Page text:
Notably, there are only three common payoffs for cycling: Pitiless Vizier and Hekma Sentinels, and to a lesser extent Horror of the Broken Lands. Look carefully. None of these cards actually require a large number of cycling cards to be good – just the threat of a cycler makes them tough to interact with through combat. These cards likely should almost always make your deck even if you find yourself short on cyclers.


It's pretty straightforward white and blue mechanic, providing some resiliency and letting you potentially dip into the minor Zombie payoffs of the set as well as any self-mill. If you do find yourself embalming, hopefully it's with and not against one of the handful of sick "Embombs" like Angel of Sanctions, Vizier of Many Faces or Glyph Keeper. While it's possible that you can have too much embalm in a deck because of mana restrictions, White-Blue Embalm can be a strong choice for the Prerelease. Fliers and resilient creatures are always good for Sealed, and Aven Wing Guide and Temmet, Vizier of Naktamun can make a white-blue deck extremely potent, especially considering how resilient these Embalm "lords" are since they can come back themselves.

-1/-1 Counters

While not necessarily a keyworded mechanic, placing -1/-1 counters on your own creatures (mostly in green or black) appears to be the best way in this set to snowball a game, getting out of hand quickly with the right amount of synergy and payoff cards. Similar to exert, there aren't an insane amount of cards that reward you for placing negative counters. However, they did sprinkle in high-toughness creatures which can act as your -1/-1 counter punching bag, elevating cards like Defiant Greatmaw or Crocodile of the Crossing. Dune Beetle might look vanilla, but cards like it are a great way to dish out your negative counters, providing quite the beefy curve for your efforts.

They put some payoffs for negative counters within white, so this should be considered an Abzan mechanic as a whole. Anointed Priest is the perfect example of a perfect off-color card if you are looking for a Pack Mule for negative counters. Vizier of Remedies and Vizier of Detriment are both excellent when you are playing creatures that Shrink your cards. To top it off, it's very clearly part of white's design to take the burden of negative counters. Not only does embalm has obvious synergy here, but take a look at Fan Bearer, Those Who Serve, and Anointer Priest. These are clearly designed with negative counters in mind, play and flavor wise (a 1/2 Tapper for W???)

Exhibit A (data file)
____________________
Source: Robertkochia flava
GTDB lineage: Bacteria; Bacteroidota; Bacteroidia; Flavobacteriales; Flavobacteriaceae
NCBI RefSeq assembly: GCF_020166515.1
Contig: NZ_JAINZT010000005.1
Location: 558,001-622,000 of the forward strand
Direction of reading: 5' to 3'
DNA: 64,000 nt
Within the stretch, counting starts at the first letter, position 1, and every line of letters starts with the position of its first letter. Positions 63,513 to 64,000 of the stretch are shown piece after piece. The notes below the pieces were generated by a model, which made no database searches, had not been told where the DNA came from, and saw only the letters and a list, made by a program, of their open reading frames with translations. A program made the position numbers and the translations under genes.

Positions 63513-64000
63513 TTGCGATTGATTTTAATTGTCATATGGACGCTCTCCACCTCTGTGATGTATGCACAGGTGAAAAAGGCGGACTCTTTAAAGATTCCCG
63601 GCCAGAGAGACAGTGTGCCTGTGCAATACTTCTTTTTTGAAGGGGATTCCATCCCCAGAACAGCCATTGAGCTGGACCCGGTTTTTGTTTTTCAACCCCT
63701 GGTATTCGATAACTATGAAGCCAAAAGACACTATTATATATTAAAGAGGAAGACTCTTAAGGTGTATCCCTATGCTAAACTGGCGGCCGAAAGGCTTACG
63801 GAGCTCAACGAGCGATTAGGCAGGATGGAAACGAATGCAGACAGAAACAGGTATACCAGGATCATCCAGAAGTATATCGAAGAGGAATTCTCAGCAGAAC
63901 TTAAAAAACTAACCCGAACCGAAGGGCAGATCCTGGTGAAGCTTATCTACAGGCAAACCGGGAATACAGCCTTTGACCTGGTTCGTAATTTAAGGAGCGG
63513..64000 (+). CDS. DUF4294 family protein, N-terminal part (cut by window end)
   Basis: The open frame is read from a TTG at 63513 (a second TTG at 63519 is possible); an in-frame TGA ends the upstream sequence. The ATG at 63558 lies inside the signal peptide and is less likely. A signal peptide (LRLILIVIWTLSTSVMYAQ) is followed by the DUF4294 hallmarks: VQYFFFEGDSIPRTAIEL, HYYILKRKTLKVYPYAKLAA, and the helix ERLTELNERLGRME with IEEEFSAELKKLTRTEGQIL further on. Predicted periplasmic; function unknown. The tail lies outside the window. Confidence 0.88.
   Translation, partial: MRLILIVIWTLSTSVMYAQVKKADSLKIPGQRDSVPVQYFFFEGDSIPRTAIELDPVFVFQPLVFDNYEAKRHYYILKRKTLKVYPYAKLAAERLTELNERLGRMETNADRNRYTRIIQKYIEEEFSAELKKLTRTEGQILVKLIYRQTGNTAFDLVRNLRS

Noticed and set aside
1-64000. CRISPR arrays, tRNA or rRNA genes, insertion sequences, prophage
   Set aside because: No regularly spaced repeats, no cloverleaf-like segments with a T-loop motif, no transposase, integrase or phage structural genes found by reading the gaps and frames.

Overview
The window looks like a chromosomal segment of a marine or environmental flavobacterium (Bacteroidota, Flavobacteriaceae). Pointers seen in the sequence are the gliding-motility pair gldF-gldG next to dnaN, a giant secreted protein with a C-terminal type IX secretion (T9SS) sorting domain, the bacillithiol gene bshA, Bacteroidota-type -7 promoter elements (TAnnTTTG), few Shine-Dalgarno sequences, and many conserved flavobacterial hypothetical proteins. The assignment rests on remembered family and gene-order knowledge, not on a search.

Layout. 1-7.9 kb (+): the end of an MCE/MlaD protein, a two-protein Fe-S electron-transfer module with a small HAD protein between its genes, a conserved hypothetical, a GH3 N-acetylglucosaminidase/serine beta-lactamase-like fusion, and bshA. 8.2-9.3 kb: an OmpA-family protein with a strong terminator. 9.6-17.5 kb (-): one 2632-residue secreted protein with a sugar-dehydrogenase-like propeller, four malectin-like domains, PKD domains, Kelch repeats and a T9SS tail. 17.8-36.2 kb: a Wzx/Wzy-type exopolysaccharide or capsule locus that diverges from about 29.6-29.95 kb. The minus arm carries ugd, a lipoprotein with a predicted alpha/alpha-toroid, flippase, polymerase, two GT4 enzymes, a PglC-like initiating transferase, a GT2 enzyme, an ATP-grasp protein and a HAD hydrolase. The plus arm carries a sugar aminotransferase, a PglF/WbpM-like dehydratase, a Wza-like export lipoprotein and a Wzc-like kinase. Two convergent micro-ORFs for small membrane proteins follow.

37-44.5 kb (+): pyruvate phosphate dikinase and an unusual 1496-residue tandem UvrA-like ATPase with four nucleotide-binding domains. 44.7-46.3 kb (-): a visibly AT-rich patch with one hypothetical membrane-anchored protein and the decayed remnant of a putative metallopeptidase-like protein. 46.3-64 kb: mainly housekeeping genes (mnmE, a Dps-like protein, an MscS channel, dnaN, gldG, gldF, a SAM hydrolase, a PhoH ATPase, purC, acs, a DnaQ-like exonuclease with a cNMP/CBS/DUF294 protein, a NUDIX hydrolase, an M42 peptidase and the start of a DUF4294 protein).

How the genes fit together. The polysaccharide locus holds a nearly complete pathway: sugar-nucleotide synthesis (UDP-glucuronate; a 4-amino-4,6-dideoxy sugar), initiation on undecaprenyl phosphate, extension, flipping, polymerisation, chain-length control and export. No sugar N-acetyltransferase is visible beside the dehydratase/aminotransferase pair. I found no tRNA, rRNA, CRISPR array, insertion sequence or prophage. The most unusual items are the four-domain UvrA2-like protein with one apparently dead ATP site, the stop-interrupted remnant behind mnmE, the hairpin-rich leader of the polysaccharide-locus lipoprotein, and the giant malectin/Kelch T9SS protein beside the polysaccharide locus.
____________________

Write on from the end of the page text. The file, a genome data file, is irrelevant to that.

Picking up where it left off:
High toughness makes many of the creatures that distribute negative counters fine in any deck, even when you may not have a plethora of synergies. Unlike cycling, feel free to play cards like Soul Stinger, Quarry Hauler or Ornery Kudu in decks that aren't necessarily popping off with negative counter synergy. Again, what Amonkhet lacks in quantity of payoffs it makes up for in the quality of those payoffs; Decimator Beetle and Hapatara are excellent Workhorse payoffs. It's entirely possible to build any Abzan color combination deck that utilizes negative counters while many of the creatures are doing their own thing.

Lastly, hard removal spells may be at a bit more of a premium as the ability to deal with a threat that has transferred its negative counters can lead to a two-for-one.


Now here we have a flashy new mechanic. There are 15, all uncommon or rare, and 10 of them are multicolored. It looks like and likely plays out similarly to flashback. The biggest difference is the multicolor commitment, as well as being "halves" that work together, either by being a setup for the second half (Reduce // Rubble or Rags // Riches) or by being cards that want to be resolved in the same turn to be at their peak like Prepare // Fight or Onward // Upward . In combination with some double-colored aftermath cards, they won't be very easy to splash, whereas it was very common to splash for cards such as Fires of Undeath or Strangling Soot. In Amonkhet, these spells such as Destined // Lead or Prepare // Fight operate best as one card and should be played in decks that can not only cast them, but cast them on time.

Don't overthink these, they are for the most part solid cards for Limited and should be played if you can cast both sides.

Colors and Color Combinations